The Problem with Libertarianism

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The Problem with Libertarianism

I call myself libertarian only because this is the modern label that is closest to my views.  But in fact I am not libertarian, I am Jeffersonian.  Thomas Jefferson's outlook has been lost in today's idiocracy.  Let's consider the modern misunderstanding of this line from the Declaration of Independence:

"We hold these truths to be self-evident, that all men are created equal, that they are endowed by their Creator with certain unalienable Rights, that among these are Life, Liberty and the pursuit of Happiness."

The modern idea that this supports egalitarianism is wrong.  The core point is that all men are equally endowed with certain unalienable/inalienable rights.  ("unalienable" is the same as "inalienable".)  But modern people don't understand what inalienable rights mean.

An inalienable right is a right that you cannot alienate, meaning give up, particularly through contract.  Libertarians fundamentally reject this idea and support all contracts.  This means that logically libertarians support slavery since people can sign a contract selling themselves into slavery.  By supporting inalienable rights, Jefferson was rejecting the libertarian position and insisting that people always have basic rights no matter what.  Many terms of modern employment contracts would undoubtedly horrify Jefferson since these terms alienate basic rights that employees should have.  But libertarians are fine with these contracts.

Libertarians claim to support the non-aggression principle.  But how exactly are contracts enforced?  By government aggression, of course.  The government uses the threat of violence to prevent people from breaking contract.  So contract enforcement is government coercion.

What is a contract?  In a contract, I alienate my right to not do X in exchange for you alienating your right to not do Y.  So contracts are fundamentally about alienating rights.  This is fine for some rights, but not for other rights which should be inalienable.  But there is an additional consideration.  Since the government uses coercion to enforce contracts, it should not enforce contracts that are contrary to the public interest.  For example, contracts that support monopolies should not be enforced.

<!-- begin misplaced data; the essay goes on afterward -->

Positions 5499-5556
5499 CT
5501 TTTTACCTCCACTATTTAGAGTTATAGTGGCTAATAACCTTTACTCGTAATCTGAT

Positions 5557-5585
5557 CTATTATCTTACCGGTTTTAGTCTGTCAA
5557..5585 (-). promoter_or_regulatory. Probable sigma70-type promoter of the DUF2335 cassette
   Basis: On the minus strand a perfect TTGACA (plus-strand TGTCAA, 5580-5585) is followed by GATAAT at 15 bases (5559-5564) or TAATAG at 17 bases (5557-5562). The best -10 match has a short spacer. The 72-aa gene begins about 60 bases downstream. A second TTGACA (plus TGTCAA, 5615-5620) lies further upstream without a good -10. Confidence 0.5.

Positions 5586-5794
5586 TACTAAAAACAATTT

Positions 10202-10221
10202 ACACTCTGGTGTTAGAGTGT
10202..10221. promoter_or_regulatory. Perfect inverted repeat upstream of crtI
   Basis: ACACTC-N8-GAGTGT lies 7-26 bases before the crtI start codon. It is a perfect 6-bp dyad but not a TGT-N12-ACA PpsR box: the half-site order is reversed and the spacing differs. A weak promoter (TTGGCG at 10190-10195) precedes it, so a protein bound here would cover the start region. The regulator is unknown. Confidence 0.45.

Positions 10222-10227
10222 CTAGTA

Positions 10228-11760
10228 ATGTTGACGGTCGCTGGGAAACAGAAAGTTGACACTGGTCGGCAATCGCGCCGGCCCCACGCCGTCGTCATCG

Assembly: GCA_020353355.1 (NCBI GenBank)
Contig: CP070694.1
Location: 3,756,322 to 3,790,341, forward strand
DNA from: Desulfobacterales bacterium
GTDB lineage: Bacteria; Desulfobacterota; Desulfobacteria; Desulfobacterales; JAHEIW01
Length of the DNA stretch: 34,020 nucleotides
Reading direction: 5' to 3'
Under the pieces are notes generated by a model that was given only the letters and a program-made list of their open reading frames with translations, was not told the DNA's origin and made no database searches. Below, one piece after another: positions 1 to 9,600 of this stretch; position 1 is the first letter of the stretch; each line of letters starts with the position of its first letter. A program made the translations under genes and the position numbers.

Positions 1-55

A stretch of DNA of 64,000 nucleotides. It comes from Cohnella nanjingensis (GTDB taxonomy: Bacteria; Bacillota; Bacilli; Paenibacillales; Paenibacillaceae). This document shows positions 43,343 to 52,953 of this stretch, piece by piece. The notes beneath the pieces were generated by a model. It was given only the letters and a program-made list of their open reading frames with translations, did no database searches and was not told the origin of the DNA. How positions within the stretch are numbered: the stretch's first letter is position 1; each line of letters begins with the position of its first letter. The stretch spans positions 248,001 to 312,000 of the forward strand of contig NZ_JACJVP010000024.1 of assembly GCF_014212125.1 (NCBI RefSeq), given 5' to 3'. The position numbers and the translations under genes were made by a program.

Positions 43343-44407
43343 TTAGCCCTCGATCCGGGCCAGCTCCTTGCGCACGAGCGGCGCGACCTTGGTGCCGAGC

A purely libertarian society would result in the rich oppressing the poor through contracts.  And libertarians, who claim to be against government coercion, hypocritically support the government enforcement of contracts that destroy liberty.  My position supports freedom and calls for even less government coercion than libertarians do.  Inalienable rights should be enumerated and codified into law, and any contract that violates these rights should be invalid and unenforceable.  In addition, contracts that are contrary to the public interest should also be invalid and unenforceable.

Of course this entire post is mental masturbation.  People today are too stupid to understand any of this.  But I feel I should clarify my position as a Jeffersonian and not a libertarian.

The Enlightenment wasn't the only time that inalienable rights were understood.  In fact the Old Testament also supports the idea of inalienable rights.  The idea of the Jubilee in Leviticus 25:13-17 means that people ultimately have inalienable ownership of their property.  Since the Old Testament is very supportive of freedom, this makes sense.